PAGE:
As a criminal law attorney there are some things you just KNOW.
- You KNOW your client is more likely guilty than not;
- You KNOW the public thinks the world would be a better place without you;
- You KNOW not to mess with karma if you can help it;
- You KNOW not to interview a victim without permission; and
- You KNOW you have to tell your client about any plea offer on the table. (Galanter and OJ were just in court about this one)
The latter is based on the code of ethics that lawyers are required to adhere to. Yes, there is a code and many of us, a large percentage, adhere to that code. This includes prosecutors. So, when Bill Montgomery, the Maricopa County Attorney said “If they were to make an offer for resolution, I think I have an ethical responsibility to consider that,” he was correct. His client is the people of Maricopa County and he would have an ethical obligation to review and consider any offer. It is not a question of “I think I have” the answer is “I have.”
What does each side, in any case, have to consider when mulling over a plea offer? They have to consider the pros and cons. The costs, both monetarily and emotionally. They also have to consider the time involved – is it worth the time it will take to continue to fight? This inevitably draws monetary cost back into the picture. Especially here in Maricopa County with State v. Arias.
When you are dealing with public figures or high profile cases let’s not forget perception and the public eye. Montgomery is elected. As the elected County Attorney he has to consider a lot of things including his budget, his campaign and supporters, and morality in his decisions. He has to consider the victim’s wishes AND the wishes of his client, the people of Maricopa County. He has to consider the cost going forward, somewhere upwards of $1.4 million. With this in mind, WHAT WOULD YOU DO WITH THE DECISION OF WHETHER TO GO FORWARD WITH DEATH ON THE TABLE OR ACCEPT LIFE?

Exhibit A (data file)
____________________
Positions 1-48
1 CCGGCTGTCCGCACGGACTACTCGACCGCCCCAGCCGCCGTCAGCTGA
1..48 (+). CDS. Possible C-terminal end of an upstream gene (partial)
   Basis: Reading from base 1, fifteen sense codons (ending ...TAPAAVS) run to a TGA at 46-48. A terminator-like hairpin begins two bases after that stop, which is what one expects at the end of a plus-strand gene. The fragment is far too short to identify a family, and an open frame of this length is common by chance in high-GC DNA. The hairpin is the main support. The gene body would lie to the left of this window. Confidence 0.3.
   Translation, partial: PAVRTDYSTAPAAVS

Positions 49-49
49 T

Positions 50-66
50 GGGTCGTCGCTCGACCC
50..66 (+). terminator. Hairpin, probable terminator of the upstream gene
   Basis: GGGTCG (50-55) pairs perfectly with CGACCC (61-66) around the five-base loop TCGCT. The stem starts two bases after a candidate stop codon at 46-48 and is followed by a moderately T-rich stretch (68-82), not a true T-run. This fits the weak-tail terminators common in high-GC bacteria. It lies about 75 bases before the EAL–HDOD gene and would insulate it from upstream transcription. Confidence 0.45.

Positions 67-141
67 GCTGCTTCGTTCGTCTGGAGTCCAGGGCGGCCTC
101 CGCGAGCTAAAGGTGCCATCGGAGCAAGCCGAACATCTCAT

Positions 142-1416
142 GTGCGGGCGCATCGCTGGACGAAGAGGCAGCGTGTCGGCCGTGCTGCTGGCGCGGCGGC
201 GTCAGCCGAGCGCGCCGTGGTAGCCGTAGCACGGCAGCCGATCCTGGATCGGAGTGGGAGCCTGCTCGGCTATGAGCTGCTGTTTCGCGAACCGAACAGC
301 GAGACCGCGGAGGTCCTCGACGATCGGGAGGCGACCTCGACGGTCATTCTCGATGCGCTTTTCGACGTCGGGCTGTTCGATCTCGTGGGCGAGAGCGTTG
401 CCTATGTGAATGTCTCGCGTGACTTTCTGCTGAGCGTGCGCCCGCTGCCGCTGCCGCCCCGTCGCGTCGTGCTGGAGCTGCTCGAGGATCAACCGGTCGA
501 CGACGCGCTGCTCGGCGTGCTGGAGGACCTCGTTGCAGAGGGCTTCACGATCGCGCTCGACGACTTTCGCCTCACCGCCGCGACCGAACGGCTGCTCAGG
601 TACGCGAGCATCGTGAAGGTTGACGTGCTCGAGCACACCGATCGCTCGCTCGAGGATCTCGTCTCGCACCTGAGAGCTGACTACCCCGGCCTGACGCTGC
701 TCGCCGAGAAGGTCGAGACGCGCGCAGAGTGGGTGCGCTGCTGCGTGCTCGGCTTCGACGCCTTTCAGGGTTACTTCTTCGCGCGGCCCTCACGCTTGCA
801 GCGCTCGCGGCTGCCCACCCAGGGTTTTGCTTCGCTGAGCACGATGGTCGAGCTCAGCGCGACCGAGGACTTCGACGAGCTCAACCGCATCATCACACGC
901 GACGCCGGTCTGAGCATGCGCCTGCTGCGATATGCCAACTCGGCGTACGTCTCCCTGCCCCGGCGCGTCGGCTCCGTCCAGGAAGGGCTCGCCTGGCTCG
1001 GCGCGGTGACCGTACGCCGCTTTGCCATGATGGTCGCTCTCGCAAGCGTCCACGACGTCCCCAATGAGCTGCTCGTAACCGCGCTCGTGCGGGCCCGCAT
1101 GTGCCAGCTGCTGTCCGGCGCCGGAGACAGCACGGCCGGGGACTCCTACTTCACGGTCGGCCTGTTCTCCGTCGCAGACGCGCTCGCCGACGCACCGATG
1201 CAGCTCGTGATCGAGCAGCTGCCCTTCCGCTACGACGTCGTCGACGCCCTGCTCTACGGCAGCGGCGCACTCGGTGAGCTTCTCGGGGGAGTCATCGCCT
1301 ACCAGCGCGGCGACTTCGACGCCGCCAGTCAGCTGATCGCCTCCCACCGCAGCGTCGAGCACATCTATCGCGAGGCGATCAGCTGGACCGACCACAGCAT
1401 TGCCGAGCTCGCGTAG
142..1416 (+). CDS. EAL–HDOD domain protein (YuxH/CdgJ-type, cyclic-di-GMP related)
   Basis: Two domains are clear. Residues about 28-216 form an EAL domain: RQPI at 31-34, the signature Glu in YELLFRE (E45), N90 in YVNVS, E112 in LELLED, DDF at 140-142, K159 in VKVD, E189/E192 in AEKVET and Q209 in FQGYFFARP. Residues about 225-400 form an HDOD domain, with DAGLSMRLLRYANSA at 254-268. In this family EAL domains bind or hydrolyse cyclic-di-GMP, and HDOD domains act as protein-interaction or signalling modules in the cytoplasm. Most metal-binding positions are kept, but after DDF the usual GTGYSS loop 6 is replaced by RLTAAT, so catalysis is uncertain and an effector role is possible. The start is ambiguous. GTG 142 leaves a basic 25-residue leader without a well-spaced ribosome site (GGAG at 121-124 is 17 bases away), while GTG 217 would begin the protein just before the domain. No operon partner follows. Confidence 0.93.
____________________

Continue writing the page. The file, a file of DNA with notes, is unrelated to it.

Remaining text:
On the anniversary of the Travis Alexander’s death the Defense responded to Montgomery’s statements above by stating that “County Attorney’s Office is seeking to impose the death penalty upon a mentally ill woman who has no prior criminal history…[d]espite Mr. Montgomery’s recent statements to the media, it is not incumbent upon Ms. Arias’ defense counsel to resolve this case. Instead, the choice to end this case sits squarely with Mr. Montgomery and his office. It is solely for them to determine if continuing to pursue a death sentence upon Ms. Arias, who is already facing a mandatory life sentence, is a good and proper use of taxpayer resources.”
What I see here is not a “private” conversation between the parties but a conversation being played out in the Court of Public Opinion. As such, neither has the basis to argue that the public should not know what is going on in the next stage of the trial.